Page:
Envy Me: Handling Jealousy in an Online World
In today’s plugged in world, the sixth deadly sin is just a click away. Step 1: Cut back on Facebook.
-Temma Ehrenfeld, YouBeauty.com
Aristotle defined envy as the pain caused by the good fortune of others.
Often used interchangeably, but not to be confused with, jealousy (which describes the fear of losing something), envy is longing for something you don’t have. In the case of Snow White, the object of the evil Queen’s envy was her youth and beauty.
In Debra’s case, it’s wealth. The 34-year-old freelance makeup artist was envious whenever Facebook “friends” posted photos from trips. Her budget was too tight for travel. Once she began receiving updates on her iPhone, “I was checking it constantly,” she says. “It made me feel crappy.”
Envy can be helpful if it spurs you on. You might say to a friend, “I wish I had muscles like that” and sign up with her trainer. In fact, Dutch, Russian and other languages distinguish between what psychologists in English call “benign envy,” which is more like admiration, and dark or “malignant” envy. Dark envy includes anger and the desire to make the two of you equal–even by doing harm.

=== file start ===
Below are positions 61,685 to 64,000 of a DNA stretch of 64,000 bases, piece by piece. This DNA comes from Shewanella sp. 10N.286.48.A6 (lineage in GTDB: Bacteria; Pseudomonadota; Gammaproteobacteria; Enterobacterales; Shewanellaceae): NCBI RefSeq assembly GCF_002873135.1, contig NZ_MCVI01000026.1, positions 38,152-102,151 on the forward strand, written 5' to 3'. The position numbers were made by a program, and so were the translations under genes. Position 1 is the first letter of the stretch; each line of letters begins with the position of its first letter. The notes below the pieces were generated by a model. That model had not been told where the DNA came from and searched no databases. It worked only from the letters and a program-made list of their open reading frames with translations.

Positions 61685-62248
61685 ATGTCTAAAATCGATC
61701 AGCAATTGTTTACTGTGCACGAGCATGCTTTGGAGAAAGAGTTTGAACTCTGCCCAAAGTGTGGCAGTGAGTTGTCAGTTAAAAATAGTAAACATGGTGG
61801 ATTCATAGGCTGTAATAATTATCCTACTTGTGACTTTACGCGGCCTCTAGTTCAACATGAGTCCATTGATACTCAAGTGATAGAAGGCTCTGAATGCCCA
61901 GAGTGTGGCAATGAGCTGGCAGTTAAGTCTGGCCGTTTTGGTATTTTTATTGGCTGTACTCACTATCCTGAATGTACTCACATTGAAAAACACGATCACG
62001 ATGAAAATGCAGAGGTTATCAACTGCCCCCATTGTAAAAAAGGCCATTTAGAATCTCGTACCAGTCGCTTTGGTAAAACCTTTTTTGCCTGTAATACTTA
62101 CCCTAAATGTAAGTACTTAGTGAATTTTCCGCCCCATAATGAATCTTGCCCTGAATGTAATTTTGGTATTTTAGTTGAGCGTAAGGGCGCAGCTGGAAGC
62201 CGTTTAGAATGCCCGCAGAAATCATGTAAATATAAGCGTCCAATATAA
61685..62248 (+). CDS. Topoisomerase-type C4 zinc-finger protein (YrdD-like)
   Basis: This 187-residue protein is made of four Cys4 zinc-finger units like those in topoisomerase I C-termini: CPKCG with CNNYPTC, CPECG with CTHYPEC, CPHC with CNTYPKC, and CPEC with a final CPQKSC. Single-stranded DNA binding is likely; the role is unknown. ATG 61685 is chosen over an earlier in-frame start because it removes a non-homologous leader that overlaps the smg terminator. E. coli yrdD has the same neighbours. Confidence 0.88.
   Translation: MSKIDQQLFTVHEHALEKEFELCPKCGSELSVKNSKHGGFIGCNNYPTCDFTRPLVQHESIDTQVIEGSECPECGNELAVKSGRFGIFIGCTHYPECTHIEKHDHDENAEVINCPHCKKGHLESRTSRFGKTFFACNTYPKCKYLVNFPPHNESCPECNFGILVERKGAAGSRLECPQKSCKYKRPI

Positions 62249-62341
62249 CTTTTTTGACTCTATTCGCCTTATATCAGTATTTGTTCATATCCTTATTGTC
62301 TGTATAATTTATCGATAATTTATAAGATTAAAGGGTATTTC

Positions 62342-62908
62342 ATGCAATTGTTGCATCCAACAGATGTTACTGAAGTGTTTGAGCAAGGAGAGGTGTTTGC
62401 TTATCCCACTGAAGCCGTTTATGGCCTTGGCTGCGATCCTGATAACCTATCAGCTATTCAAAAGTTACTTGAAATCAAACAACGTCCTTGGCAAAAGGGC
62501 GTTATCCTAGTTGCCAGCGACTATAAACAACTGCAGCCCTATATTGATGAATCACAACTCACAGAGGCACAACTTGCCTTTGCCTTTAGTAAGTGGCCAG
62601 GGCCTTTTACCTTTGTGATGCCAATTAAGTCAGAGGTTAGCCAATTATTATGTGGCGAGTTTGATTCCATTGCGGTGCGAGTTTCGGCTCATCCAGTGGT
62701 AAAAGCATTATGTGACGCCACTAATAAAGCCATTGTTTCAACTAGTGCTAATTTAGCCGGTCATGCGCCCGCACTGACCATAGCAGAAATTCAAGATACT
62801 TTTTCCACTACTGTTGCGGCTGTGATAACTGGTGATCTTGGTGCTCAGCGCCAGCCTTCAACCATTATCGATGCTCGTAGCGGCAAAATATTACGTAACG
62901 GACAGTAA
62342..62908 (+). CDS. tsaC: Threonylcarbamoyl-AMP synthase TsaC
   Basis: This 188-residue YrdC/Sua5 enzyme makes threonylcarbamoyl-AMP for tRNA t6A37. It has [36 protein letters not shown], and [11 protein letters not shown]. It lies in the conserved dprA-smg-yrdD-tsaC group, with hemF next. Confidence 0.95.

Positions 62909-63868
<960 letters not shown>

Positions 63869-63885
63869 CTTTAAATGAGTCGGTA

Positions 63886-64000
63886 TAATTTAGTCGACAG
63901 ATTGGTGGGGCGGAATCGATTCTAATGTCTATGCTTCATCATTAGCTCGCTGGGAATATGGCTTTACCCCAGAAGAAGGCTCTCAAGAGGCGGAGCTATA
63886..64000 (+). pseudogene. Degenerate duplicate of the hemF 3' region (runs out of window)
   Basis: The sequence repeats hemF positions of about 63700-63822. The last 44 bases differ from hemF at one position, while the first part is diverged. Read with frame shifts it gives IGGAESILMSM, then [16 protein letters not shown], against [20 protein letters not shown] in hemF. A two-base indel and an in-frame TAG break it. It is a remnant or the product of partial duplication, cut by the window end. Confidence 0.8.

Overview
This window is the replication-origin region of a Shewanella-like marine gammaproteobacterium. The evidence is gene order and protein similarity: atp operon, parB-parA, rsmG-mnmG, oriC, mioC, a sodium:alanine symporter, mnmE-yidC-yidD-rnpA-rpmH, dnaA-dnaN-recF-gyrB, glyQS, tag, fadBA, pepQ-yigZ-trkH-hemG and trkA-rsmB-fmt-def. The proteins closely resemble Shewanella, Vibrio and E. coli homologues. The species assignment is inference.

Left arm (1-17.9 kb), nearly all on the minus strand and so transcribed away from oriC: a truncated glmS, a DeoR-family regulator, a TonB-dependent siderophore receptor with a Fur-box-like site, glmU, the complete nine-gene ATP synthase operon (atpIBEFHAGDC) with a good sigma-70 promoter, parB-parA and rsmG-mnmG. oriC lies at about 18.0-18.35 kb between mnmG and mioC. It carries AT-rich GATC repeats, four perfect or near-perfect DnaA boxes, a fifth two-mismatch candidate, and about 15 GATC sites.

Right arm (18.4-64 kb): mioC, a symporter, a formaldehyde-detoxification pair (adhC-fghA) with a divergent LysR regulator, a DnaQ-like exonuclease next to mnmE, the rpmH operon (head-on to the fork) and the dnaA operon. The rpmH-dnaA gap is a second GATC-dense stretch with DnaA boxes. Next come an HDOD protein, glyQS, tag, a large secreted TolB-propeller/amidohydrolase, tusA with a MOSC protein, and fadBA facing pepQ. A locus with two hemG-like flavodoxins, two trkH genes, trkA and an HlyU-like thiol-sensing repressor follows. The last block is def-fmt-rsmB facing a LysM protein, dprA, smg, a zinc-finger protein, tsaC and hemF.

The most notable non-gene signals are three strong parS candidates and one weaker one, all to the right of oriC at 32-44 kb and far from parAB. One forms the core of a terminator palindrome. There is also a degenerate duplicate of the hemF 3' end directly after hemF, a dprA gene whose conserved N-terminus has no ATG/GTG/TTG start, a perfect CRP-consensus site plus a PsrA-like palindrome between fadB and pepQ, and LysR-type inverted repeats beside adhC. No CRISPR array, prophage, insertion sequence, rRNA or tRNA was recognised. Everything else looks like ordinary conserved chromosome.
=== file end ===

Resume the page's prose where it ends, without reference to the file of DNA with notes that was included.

Debra wasn’t about to attack her traveling Facebook acquaintances, but they weren’t motivating her, either.
Unlike Debra, we often don’t admit our envy to ourselves. Research suggests that we compare ourselves to others automatically, often unconsciously, and if we decide that we’re inferior or have less in some way that’s important—be it beauty, intelligence or photos of Florence–we feel hostile and focus on our perceived rival’s faults and lacks. That’s why so many co-workers gossip. They don’t realize they’re envious.
Richard Smith, an expert on envy who teaches psychology at the University of Kentucky, recalls a psychotherapist saying, ‘No patient has ever told me that they have a problem with envy, even though I see it in them. It’s basically saying, ‘I’m inferior, and I’m hostile.’’